Abstract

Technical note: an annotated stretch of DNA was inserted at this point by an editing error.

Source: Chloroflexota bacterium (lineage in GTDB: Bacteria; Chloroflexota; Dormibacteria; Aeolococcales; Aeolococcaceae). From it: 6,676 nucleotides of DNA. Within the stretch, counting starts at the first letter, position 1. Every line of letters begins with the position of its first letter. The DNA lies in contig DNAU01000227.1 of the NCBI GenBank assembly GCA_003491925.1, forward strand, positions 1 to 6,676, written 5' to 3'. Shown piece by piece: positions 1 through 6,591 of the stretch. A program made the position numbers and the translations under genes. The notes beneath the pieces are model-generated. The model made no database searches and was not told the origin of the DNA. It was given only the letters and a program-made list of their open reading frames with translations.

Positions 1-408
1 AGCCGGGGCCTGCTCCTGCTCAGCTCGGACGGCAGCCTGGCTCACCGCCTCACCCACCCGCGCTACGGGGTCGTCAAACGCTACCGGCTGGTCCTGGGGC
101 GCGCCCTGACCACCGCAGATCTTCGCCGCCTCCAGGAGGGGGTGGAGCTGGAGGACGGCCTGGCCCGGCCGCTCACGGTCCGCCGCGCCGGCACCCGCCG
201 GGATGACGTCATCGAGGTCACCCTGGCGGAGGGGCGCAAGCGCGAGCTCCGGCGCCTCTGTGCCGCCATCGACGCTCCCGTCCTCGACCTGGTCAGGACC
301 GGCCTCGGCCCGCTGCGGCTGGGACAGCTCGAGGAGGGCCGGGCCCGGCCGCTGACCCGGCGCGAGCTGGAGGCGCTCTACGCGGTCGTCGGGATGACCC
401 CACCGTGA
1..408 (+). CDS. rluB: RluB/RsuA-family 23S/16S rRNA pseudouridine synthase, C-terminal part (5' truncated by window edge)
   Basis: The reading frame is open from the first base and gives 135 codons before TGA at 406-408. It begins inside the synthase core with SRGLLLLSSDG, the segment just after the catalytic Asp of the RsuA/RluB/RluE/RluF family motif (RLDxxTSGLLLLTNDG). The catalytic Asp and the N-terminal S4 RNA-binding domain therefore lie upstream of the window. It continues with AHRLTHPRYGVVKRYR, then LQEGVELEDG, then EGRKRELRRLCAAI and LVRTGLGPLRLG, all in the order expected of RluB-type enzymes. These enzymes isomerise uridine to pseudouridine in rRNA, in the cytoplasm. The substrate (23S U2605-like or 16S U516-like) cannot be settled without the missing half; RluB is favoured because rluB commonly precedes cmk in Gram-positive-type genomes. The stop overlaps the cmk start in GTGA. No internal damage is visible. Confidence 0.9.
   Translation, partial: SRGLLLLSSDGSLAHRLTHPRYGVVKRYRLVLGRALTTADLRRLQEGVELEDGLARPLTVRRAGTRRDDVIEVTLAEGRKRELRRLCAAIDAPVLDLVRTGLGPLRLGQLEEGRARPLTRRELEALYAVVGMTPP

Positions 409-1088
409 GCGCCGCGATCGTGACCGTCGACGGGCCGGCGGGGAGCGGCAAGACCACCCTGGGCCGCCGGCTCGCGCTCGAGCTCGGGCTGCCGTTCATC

We report on a multiyear set of airborne field campaigns (2005–16) off the California coast to examine aerosols, clouds, and meteorology, and how lessons learned tie into the upcoming NASA Earth Venture Suborbital (EVS-3) campaign: Aerosol Cloud meTeorology Interactions oVer the western ATlantic Experiment (ACTIVATE; 2019–23). The largest uncertainty in estimating global anthropogenic radiative forcing is associated with the interactions of aerosol particles with clouds, which stems from the variability of cloud systems and the multiple feedbacks that affect and hamper efforts to ascribe changes in cloud properties to aerosol perturbations. While past campaigns have been limited in flight hours and the ability to fly in and around clouds, efforts sponsored by the Office of Naval Research have resulted in 113 single aircraft flights (>500 flight hours) in a fixed region with warm marine boundary layer clouds. All flights used nearly the same payload of instruments on a Twin Otter to fly below, in, and above clouds, producing an unprecedented dataset. We provide here i) an overview of statistics of aerosol, cloud, and meteorological conditions encountered in those campaigns and ii) quantification of model-relevant metrics associated with aerosol–cloud interactions leveraging the high data volume and statistics. Based on lessons learned from those flights, we describe the pragmatic innovation in sampling strategy (dual-aircraft approach with combined in situ and remote sensing) that will be used in ACTIVATE to generate a dataset that can advance scientific understanding and improve physical parameterizations for Earth system and weather forecasting models, and for assessing next-generation remote sensing retrieval algorithms.